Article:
Candès, Emmanuel J. and Donoho, David L. (2005) Continuous Curvelet Transform: I. Resolution of the Wavefront Set. Applied and Computational Harmonic Analysis, 19 (2). pp. 162197. ISSN 10635203. doi:10.1016/j.acha.2005.02.003. https://resolver.caltech.edu/CaltechAUTHORS:20110602140244176

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Abstract
We discuss a Continuous Curvelet Transform (CCT), a transform f → Γf (a, b, θ) of functions f(x1, x2) on R^2, into a transform domain with continuous scale a > 0, location b ∈ R^2, and orientation θ ∈ [0, 2π). The transform is defined by Γf (a, b, θ) = {f, γabθ} where the inner products project f onto analyzing elements called curvelets γ_(abθ) which are smooth and of rapid decay away from an a by √a rectangle with minor axis pointing in direction θ. We call them curvelets because this anisotropic behavior allows them to ‘track’ the behavior of singularities along curves. They are continuum scale/space/orientation analogs of the discrete frame of curvelets discussed in Candès and Donoho (2002). We use the CCT to analyze several objects having singularities at points, along lines, and along smooth curves. These examples show that for fixed (x0, θ0), Γf (a, x0, θ0) decays rapidly as a → 0 if f is smooth near x0, or if the singularity of f at x0 is oriented in a different direction than θ_0. Generalizing these examples, we state general theorems showing that decay properties of Γf (a, x0, θ0) for fixed (x0, θ0), as a → 0 can precisely identify the wavefront set and the H^m wavefront set of a distribution. In effect, the wavefront set of a distribution is the closure of the set of (x0, θ0) near which Γf (a, x, θ) is not of rapid decay as a → 0; the H^mwavefront set is the closure of those points (x0, θ0) where the ‘directional parabolic square function’ S^m(x, θ) = ( ʃΓf (a, x, θ)^2 ^(da) _a^3+^(2m))^(1/2) is not locally integrable. The CCT is closely related to a continuous transform used by Hart Smith in his study of Fourier Integral Operators. Smith’s transform is based on strict affine parabolic scaling of a single mother wavelet, while for the transform we discuss, the generating wavelet changes (slightly) scale by scale. The CCT can also be compared to the FBI (FourierBrosIagolnitzer) and Wave Packets (CordobaFefferman) transforms. We describe their similarities and differences in resolving the wavefront set.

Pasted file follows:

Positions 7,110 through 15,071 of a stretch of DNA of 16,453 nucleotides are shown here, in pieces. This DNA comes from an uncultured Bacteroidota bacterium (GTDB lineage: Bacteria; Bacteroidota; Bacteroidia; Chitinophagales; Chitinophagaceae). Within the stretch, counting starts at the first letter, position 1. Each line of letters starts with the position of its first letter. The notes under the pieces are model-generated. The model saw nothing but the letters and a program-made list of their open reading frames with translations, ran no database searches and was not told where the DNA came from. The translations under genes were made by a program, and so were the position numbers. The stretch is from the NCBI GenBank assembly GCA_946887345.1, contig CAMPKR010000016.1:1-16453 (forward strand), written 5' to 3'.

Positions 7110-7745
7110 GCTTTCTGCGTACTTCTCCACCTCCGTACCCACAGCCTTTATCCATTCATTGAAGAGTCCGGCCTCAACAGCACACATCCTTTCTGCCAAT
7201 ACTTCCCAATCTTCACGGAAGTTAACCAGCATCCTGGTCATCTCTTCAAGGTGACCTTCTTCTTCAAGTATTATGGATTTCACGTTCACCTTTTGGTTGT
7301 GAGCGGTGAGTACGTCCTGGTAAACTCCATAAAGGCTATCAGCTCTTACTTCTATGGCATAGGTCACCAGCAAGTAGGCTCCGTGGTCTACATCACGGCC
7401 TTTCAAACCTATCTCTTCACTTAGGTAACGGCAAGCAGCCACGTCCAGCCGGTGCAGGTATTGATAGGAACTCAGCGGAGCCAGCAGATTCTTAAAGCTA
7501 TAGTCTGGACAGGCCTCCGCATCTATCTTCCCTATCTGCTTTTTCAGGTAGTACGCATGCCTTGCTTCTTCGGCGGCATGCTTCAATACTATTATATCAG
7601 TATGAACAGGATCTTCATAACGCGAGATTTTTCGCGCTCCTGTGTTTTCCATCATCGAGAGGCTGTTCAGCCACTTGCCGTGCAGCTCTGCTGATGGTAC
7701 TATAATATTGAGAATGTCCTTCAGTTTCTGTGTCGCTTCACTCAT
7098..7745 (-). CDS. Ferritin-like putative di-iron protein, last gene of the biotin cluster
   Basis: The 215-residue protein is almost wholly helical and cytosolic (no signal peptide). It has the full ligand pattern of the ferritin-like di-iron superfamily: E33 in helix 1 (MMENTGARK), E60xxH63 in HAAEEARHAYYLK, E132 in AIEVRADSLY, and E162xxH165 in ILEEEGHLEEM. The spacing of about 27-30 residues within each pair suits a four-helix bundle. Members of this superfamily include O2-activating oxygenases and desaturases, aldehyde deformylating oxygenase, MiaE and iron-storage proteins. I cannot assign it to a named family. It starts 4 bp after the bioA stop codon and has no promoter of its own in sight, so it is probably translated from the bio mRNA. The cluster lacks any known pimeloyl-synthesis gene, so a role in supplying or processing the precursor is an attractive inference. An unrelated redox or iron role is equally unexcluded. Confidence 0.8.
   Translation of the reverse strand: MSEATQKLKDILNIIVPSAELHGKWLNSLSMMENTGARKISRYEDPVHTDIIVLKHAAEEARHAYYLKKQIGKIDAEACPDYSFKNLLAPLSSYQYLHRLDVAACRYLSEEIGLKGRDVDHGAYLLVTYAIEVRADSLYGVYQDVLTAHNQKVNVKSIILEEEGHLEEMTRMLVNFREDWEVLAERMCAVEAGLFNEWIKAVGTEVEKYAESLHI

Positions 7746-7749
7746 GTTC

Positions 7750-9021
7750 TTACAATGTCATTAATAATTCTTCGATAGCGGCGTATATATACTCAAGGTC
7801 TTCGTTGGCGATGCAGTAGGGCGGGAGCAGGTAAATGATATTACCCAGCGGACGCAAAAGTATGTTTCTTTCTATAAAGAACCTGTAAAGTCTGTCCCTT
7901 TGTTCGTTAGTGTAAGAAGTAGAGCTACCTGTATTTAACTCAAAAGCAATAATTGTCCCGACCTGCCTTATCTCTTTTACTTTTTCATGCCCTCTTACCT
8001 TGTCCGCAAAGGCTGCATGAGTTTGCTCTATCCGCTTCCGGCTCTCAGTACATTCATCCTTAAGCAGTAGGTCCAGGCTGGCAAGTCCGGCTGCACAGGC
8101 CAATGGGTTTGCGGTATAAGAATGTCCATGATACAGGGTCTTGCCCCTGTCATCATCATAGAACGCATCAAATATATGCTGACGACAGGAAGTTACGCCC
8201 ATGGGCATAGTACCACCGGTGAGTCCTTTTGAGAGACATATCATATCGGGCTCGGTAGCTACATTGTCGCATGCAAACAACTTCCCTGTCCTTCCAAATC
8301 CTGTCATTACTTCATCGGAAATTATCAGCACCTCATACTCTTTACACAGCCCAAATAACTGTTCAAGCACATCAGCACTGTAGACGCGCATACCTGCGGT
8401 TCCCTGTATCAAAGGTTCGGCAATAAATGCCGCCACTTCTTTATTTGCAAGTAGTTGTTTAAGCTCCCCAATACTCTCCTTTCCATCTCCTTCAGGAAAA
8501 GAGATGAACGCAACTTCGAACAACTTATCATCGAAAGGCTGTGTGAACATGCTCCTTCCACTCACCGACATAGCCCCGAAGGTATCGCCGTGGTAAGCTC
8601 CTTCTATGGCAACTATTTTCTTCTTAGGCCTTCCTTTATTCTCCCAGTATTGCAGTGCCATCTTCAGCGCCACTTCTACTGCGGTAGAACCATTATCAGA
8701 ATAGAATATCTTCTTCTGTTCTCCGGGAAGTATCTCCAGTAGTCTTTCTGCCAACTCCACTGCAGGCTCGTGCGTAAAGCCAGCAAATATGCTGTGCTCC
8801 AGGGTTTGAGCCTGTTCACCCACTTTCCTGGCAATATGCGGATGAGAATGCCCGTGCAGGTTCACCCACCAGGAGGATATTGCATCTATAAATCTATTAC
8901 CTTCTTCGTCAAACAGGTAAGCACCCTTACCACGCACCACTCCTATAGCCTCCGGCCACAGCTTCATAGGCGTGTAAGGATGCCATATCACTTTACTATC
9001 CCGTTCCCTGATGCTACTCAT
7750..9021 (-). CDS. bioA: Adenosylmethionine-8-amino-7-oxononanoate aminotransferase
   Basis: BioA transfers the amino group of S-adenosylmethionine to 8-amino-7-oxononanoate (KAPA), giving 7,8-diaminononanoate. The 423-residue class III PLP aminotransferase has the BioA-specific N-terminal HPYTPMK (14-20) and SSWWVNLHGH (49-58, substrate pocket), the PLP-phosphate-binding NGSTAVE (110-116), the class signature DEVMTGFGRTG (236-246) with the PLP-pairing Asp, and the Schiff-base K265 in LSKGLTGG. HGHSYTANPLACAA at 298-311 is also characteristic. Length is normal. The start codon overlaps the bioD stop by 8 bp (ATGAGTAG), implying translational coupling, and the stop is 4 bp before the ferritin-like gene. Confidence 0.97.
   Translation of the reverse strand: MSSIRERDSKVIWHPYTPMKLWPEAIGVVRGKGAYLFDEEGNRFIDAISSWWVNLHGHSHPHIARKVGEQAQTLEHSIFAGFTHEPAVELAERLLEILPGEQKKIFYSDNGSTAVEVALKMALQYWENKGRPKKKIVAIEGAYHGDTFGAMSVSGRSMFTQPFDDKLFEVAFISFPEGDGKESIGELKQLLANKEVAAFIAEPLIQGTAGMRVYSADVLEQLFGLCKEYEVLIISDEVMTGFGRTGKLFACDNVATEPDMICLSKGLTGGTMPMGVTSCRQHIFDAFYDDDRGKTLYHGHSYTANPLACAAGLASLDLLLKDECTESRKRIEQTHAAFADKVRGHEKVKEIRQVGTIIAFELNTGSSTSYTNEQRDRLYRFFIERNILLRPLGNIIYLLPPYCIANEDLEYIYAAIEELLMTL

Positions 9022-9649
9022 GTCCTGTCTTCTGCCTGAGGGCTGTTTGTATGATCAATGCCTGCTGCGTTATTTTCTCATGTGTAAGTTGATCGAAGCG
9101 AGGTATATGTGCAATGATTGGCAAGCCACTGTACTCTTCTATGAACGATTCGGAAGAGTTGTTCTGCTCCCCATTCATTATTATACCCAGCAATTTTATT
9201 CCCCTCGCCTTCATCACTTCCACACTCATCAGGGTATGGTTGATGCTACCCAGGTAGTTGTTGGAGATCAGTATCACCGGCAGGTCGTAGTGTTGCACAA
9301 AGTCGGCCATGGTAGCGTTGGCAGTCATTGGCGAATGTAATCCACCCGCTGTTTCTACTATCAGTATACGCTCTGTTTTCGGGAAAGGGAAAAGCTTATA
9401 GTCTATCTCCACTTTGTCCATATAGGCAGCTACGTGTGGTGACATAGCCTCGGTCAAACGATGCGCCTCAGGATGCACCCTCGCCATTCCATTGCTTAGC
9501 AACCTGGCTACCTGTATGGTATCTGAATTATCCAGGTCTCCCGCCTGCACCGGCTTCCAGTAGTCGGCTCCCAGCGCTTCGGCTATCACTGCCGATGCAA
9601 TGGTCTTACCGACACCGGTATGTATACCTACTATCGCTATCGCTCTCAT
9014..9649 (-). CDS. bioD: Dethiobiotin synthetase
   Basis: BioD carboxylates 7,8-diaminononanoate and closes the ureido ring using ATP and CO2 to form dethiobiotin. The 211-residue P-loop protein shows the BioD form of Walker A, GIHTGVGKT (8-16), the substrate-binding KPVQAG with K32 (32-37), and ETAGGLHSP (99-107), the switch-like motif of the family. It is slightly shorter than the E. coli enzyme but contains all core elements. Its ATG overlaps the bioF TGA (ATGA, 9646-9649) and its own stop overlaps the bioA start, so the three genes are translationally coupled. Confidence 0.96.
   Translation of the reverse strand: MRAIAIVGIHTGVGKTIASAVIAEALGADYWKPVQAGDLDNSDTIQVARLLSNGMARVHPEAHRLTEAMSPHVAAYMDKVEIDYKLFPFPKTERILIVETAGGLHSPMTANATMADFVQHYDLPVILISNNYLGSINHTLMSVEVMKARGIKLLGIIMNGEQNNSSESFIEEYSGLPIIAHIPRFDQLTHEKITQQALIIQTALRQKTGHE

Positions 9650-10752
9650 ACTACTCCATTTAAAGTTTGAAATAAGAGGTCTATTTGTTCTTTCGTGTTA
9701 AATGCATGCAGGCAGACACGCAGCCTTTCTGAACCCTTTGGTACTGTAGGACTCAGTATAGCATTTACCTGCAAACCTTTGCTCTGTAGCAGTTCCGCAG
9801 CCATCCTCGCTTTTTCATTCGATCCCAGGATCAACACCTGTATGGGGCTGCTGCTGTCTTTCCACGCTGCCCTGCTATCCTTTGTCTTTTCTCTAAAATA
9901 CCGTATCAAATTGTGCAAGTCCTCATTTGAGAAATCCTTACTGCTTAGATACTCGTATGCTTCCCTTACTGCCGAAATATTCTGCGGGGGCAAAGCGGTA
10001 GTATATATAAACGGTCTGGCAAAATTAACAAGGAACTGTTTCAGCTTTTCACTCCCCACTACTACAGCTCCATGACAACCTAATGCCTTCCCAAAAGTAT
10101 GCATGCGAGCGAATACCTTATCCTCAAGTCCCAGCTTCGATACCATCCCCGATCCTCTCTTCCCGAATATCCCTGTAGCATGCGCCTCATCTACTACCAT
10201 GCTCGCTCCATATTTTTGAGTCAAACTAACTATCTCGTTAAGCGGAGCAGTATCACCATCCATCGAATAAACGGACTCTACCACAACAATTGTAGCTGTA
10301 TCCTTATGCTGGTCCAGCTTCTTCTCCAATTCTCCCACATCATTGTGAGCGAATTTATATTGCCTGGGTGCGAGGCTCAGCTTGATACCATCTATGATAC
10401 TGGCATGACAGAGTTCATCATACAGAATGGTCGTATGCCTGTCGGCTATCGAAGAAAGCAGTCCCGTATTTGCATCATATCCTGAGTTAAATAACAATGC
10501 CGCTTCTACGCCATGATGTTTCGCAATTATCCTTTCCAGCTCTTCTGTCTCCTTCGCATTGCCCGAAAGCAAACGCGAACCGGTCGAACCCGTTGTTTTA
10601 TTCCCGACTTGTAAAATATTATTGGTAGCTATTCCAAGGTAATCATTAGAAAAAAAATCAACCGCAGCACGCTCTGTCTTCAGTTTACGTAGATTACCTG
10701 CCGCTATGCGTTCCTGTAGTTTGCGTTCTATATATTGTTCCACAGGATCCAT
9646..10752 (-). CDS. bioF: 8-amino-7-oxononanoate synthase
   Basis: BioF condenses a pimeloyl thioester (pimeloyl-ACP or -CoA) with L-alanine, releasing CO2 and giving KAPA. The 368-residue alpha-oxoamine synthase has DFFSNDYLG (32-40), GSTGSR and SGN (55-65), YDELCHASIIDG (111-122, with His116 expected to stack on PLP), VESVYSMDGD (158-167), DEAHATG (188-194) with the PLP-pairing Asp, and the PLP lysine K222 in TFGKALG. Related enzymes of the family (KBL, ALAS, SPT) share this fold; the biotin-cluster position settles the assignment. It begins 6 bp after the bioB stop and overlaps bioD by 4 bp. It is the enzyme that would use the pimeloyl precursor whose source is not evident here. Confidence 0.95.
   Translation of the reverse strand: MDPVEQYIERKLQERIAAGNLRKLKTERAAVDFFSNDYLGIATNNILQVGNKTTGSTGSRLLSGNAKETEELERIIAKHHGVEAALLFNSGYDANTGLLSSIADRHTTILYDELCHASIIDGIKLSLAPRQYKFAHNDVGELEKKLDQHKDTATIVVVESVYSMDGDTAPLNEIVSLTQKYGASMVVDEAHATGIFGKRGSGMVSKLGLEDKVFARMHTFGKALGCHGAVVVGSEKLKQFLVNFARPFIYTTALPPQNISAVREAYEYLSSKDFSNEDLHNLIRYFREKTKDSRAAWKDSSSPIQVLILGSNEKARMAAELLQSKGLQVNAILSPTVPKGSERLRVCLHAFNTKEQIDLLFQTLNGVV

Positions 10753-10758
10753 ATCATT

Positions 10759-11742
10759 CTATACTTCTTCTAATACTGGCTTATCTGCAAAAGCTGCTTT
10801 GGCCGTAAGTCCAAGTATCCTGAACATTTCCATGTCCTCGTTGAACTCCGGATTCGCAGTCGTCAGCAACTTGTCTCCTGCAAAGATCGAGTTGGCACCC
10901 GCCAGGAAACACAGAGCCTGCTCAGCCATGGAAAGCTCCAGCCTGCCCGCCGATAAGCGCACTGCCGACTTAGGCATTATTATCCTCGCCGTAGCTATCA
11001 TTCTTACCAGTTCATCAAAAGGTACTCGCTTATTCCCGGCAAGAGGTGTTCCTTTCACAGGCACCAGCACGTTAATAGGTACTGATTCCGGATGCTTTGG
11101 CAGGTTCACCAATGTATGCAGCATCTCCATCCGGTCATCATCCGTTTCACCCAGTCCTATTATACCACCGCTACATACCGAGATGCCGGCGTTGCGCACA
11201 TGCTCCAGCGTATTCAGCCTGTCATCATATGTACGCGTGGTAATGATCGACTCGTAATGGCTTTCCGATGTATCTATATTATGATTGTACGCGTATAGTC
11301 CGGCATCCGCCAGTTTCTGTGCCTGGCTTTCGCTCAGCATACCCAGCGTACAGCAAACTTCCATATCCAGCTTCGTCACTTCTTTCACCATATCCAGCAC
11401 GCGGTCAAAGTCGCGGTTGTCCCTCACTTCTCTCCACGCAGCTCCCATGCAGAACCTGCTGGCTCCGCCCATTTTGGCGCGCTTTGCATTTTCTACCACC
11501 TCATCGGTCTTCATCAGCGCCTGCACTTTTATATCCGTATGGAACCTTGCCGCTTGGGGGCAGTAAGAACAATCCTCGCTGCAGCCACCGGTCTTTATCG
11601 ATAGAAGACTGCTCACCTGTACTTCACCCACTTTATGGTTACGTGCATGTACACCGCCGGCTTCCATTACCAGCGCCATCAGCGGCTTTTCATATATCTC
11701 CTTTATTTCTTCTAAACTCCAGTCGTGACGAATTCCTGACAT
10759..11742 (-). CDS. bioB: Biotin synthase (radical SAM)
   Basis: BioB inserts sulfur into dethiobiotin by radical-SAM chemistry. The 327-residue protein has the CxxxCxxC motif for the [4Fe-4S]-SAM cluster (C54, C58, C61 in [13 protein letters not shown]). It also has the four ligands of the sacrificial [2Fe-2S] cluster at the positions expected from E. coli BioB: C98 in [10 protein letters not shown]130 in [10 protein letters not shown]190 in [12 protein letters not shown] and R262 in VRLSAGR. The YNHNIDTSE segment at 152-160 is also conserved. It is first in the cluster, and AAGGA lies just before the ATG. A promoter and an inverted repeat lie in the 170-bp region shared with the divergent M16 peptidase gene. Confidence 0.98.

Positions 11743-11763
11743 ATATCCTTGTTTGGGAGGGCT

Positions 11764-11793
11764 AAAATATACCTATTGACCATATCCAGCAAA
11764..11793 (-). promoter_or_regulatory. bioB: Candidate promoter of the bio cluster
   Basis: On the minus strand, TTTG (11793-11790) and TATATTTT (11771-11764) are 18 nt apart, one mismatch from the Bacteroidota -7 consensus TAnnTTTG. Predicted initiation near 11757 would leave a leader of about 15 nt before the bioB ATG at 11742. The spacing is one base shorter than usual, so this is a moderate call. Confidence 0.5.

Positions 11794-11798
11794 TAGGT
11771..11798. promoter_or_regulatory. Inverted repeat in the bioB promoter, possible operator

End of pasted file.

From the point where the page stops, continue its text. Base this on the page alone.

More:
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Additional Information:  © 2005 Elsevier Inc. Received 5 November 2003; accepted 16 February 2005. Communicated by Guido L. Weiss. Available online 31 March 2005. Communicated by Guido L. Weiss. This work has been partially supported by DMS 0077261, DMS 0140698 (FRG), DMS 98–72890 (KDI), DARPA ACMP and AFOSR MURI. EJC was supported by an Alfred P. Sloan Fellowship and DOE DEFG0302ER25529. DLD would like to thank the Mathematical Institute at the University of Leiden for hospitality during Fall 2002.  
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Subject Keywords:  Wavelets; Curvelets; Wave packets; Directional wavelets; Analysis of singularities; Singular support; Wavefront set; Parabolic scaling  
Issue or Number:  2  
DOI:  10.1016/j.acha.2005.02.003  
Record Number:  CaltechAUTHORS:20110602140244176  
Persistent URL:  https://resolver.caltech.edu/CaltechAUTHORS:20110602140244176  
Official Citation:  Emmanuel J. Candes, David L. Donoho, Continuous curvelet transform: I. Resolution of the wavefront set, Applied and Computational Harmonic Analysis, Volume 19, Issue 2, September 2005, Pages 162197, ISSN 10635203, DOI: 10.1016/j.acha.2005.02.003. (http://www.sciencedirect.com/science/article/pii/S1063520305000199)  
Usage Policy:  No commercial reproduction, distribution, display or performance rights in this work are provided.  
ID Code:  23884  
Collection:  CaltechAUTHORS  
Deposited By:  Ruth Sustaita  
Deposited On:  02 Jun 2011 22:40  
Last Modified:  09 Nov 2021 16:18 
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